Food, I realized, is a delicious memory. We anticipate a taste because it was part of our childhood; a particular dish because a favorite grandmother or aunt prepared it, or a sip of golden wine because it was served on a special occasion. Santa Barbara, with its market, provides such memories. A culinary taste of our terroir.

Everyone stood in the kitchen as we prepared dinner, a glass of wine in hand with some fresh goat cheese from Drake Family farm in the shape of their delicate and floral ‘Glacier’. We made dessert as the chicken was roasting, sending wafts of succulent aromas through the house. Our taste buds anticipated the meal to come. A collage of images from the afternoon drifted through our conversation. A moment for all to treasure, once again linked to the preparing and sharing of a meal.  Few things I think give as much pleasure as this.


Serves 8 people

For the vinaigrette:

¼ cup olive oil

2 tablespoons walnut oil

2 tablespoons cider vinegar

1 tablespoon mustard

Salt and pepper

For the salad:

Olive oil

3 firm pears – cored and thinly sliced (you can use Asian pears for this salad as they add a nice crunch)

¾ lb mixed salad greens – make sure they are all green, greens

½ bunch chives – finely chopped

4 oz fresh goat cheese

2 tablespoons chopped walnuts

  1. Place all the vinaigrette ingredients in the bottom of a large salad bowl and whisk thoroughly together. Place the salad servers over the vinaigrette and then place the salad greens on top of the utensils. Set aside.
  2. Pour a little olive oil into a wide skillet placed over medium high heat. Add in the pear slices and cook, shaking the pan frequently for 1-2 minutes. The pear slices need to be warmed through, but not cooked to the point that they are falling apart. Place the warm pears on top of the salad greens.
  3. Top with the goat cheese and walnuts.
  4. When you are ready to serve, remove the utensils and let the salad fall into the vinaigrette and toss to coat well.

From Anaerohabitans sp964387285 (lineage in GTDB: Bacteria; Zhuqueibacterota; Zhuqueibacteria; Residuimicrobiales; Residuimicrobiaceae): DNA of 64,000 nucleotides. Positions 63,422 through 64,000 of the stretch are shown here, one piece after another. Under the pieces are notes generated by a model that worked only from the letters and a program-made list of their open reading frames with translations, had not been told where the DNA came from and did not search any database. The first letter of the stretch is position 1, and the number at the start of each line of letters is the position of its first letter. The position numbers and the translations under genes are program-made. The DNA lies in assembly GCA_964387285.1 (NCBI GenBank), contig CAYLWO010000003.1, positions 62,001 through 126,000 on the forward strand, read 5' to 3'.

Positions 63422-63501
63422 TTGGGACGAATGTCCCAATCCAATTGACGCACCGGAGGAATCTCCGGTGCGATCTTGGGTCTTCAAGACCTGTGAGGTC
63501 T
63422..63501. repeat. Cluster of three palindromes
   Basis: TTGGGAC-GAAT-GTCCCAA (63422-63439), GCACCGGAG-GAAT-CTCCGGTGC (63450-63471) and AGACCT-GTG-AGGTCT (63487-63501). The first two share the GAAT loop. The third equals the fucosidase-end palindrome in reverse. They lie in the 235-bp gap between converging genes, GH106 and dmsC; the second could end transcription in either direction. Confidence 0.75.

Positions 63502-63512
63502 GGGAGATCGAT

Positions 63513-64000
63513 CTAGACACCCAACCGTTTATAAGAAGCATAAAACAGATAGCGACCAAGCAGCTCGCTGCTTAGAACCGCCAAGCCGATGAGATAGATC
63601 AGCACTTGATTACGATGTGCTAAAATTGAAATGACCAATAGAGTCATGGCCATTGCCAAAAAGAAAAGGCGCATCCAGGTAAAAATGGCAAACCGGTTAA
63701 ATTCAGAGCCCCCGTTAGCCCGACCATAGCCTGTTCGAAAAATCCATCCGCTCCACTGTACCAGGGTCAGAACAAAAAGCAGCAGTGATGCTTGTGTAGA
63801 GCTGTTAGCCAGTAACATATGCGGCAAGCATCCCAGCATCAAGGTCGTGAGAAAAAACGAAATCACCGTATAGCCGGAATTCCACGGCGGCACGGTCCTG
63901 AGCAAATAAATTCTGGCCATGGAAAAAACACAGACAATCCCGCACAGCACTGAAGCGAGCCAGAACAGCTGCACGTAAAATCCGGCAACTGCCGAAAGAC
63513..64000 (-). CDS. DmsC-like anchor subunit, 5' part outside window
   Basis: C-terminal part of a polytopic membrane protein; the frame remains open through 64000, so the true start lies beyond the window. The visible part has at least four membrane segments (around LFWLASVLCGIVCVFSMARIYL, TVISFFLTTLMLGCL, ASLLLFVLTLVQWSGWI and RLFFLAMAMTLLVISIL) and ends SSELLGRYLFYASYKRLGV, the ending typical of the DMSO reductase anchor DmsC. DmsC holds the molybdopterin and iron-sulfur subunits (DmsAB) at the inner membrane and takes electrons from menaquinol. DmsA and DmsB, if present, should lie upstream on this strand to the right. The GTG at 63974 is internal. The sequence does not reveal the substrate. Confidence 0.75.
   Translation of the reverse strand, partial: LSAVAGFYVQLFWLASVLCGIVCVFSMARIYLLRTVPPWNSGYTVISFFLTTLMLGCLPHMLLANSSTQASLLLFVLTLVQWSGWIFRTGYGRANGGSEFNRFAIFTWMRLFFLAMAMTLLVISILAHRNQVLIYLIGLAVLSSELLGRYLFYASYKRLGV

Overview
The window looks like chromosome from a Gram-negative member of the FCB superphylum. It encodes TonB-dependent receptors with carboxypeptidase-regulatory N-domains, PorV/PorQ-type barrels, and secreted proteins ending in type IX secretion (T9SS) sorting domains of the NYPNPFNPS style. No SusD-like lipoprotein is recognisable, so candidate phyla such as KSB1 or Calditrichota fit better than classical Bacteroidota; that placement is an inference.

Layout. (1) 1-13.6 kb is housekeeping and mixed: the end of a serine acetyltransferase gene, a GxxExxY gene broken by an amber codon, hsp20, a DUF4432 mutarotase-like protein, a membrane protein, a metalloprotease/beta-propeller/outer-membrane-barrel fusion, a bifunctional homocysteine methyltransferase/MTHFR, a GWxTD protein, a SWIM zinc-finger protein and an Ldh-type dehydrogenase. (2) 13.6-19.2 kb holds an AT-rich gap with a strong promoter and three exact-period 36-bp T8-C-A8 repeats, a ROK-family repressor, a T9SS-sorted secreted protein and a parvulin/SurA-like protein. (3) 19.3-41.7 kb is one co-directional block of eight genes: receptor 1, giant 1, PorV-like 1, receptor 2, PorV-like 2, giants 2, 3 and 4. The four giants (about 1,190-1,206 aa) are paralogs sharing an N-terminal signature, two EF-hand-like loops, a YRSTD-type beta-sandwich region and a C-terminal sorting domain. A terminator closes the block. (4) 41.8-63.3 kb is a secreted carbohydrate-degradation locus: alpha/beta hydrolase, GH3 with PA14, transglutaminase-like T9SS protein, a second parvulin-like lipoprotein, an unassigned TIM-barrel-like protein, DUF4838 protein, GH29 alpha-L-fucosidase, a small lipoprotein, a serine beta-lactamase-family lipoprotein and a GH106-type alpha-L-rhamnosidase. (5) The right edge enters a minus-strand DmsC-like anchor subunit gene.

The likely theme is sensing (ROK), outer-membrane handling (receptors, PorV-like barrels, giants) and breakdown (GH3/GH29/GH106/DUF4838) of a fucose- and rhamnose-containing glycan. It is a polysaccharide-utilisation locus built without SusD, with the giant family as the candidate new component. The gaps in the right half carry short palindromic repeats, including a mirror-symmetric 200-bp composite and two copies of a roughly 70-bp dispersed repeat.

Note: This salad is delicious served with a walnut and raisin type bread.


Serves 8 people

4 large sprigs rosemary – leaves removed

4 sprigs thyme – leaves removed

Zest and juice of 2 lemons – keep the squeezed out fruit

Zest and juice of 2 oranges - keep the squeezed out fruit

1 tablespoon olive oil

Salt and pepper

2 organic chickens

1 ½ lbs grapes – de-stemmed

  1. Preheat the oven to 400 degrees.
  2. Combine all the ingredients (except for the chickens) in a small bowl and mix well.
  3. Place the chickens in a large roasting pan and rub the outside with the citrus/herb mixture. Place the grapes all around the chickens. Roast in the middle of the oven for 15 minutes and then lower the temperature to 350 degrees and roast for a further 1hr 15 minutes, turning the chickens once or twice so that all sides are evenly browned. When the chickens are cooked, remove them from the roasting pan and set aside to rest before carving, loosely covered with foil.
  4. Cut the chickens and serve on hot plates with the grapes and carrots.


Serves 8 people

3 lbs carrots – assorted varieties and colors if possible – peeled and halved lengthwise

1 tablespoon olive oil

2 tablespoons butter



1/3 cup white wine

2 tablespoons chives – finely sliced

  1. Place the carrots in a steamer and cook for 6-7 minutes. They should be just cooked.
  2. Just before serving the carrots, pour the olive oil and add the butter to a large skillet placed over medium-high heat. When the butter is foaming add in the carrots, a large pinch of salt and some black pepper and sauté for 2-3 minutes. Add in the white wine and cook until it has completely evaporated. This will not take long. Sprinkle the chives over the carrots, toss to combine well and serve immediately.


Semifreddo; meaning half-frozen in Italian, is an unctuous dessert. It is creamy and similar to ice-cream in texture but not as cold.  This version combines two of my favorite things: espresso and whipped cream.

Serves 8 people

1 espresso

1 vanilla bean

Freshly ground black pepper

5 large egg whites

2 cups heavy cream

1/ 3 cup sugar

2 oz chocolate (use dark chocolate) – grated

1 tablespoon cocoa powder

Coarse sea salt

  1. Pour the espresso into a small bowl. Cut the vanilla bean in half lengthways and then scrape the seeds out of each half using the back edge of a knife. Add the vanilla seeds to the espresso. Add 2 or 3 twists of black pepper to the mixture stir and set aside.
  2. In a second bowl whisk the cream until soft peaks form, being careful not to over whip them. Set aside.
  3. In a third bowl whisk the egg whites until they form soft peaks. Gradually add in the sugar and beat until the egg whites are firm.
  4. Using a large spatula carefully fold the espresso mixture into the whipped cream. Then carefully fold the beaten egg whites into the espresso cream mixture. Take care to have a light touch as you want to incorporate as much air as possible in your dessert. Spoon the semifreddo into a large shallow dish, Pyrex work well, cover and freeze for 2 hours.
  5. Remove the dessert from the freezer 5 minutes before serving. Spoon some of the semifreddo into each bowl. Sprinkle a little of the grated dark chocolate over the semifreddo, dust with some cocoa powder and add a few grains of coarse sea salt.
Written for Edible Santa Barbara - Summer 2012